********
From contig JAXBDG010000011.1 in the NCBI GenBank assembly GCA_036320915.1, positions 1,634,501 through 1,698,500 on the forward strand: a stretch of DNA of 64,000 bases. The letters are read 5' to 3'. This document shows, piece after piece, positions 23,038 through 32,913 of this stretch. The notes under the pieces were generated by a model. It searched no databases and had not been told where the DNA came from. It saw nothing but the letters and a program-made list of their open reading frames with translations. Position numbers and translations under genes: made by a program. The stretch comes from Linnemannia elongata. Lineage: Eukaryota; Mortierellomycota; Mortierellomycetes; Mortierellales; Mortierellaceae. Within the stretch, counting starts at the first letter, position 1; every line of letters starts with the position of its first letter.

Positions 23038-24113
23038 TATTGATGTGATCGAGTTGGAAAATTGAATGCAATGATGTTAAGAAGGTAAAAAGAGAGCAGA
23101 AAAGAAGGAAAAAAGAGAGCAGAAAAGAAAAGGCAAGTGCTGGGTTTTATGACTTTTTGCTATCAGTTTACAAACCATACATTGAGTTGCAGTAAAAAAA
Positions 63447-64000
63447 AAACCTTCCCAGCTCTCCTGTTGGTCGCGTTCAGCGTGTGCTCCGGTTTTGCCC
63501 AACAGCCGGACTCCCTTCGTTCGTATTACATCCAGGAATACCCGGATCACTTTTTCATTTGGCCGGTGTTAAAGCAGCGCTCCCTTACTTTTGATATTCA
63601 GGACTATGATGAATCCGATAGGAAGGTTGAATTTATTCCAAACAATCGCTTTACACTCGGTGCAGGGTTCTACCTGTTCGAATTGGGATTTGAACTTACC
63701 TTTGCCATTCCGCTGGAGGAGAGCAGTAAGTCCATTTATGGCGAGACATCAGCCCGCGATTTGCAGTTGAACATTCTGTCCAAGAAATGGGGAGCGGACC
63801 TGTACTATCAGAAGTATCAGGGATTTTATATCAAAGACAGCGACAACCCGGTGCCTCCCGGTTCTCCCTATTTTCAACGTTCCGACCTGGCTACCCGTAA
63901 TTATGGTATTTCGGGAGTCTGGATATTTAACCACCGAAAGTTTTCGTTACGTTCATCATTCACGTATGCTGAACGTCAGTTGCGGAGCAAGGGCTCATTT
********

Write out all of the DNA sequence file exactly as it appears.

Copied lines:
From contig JAXBDG010000011.1 in the NCBI GenBank assembly GCA_036320915.1, positions 1,634,501 through 1,698,500 on the forward strand: a stretch of DNA of 64,000 bases. The letters are read 5' to 3'. This document shows, piece after piece, positions 23,038 through 32,913 of this stretch. The notes under the pieces were generated by a model. It searched no databases and had not been told where the DNA came from. It saw nothing but the letters and a program-made list of their open reading frames with translations. Position numbers and translations under genes: made by a program. The stretch comes from Linnemannia elongata. Lineage: Eukaryota; Mortierellomycota; Mortierellomycetes; Mortierellales; Mortierellaceae. Within the stretch, counting starts at the first letter, position 1; every line of letters starts with the position of its first letter.

Positions 23038-24113
23038 TATTGATGTGATCGAGTTGGAAAATTGAATGCAATGATGTTAAGAAGGTAAAAAGAGAGCAGA
23101 AAAGAAGGAAAAAAGAGAGCAGAAAAGAAAAGGCAAGTGCTGGGTTTTATGACTTTTTGCTATCAGTTTACAAACCATACATTGAGTTGCAGTAAAAAAA
Positions 63447-64000
63447 AAACCTTCCCAGCTCTCCTGTTGGTCGCGTTCAGCGTGTGCTCCGGTTTTGCCC
63501 AACAGCCGGACTCCCTTCGTTCGTATTACATCCAGGAATACCCGGATCACTTTTTCATTTGGCCGGTGTTAAAGCAGCGCTCCCTTACTTTTGATATTCA
63601 GGACTATGATGAATCCGATAGGAAGGTTGAATTTATTCCAAACAATCGCTTTACACTCGGTGCAGGGTTCTACCTGTTCGAATTGGGATTTGAACTTACC
63701 TTTGCCATTCCGCTGGAGGAGAGCAGTAAGTCCATTTATGGCGAGACATCAGCCCGCGATTTGCAGTTGAACATTCTGTCCAAGAAATGGGGAGCGGACC
63801 TGTACTATCAGAAGTATCAGGGATTTTATATCAAAGACAGCGACAACCCGGTGCCTCCCGGTTCTCCCTATTTTCAACGTTCCGACCTGGCTACCCGTAA
63901 TTATGGTATTTCGGGAGTCTGGATATTTAACCACCGAAAGTTTTCGTTACGTTCATCATTCACGTATGCTGAACGTCAGTTGCGGAGCAAGGGCTCATTT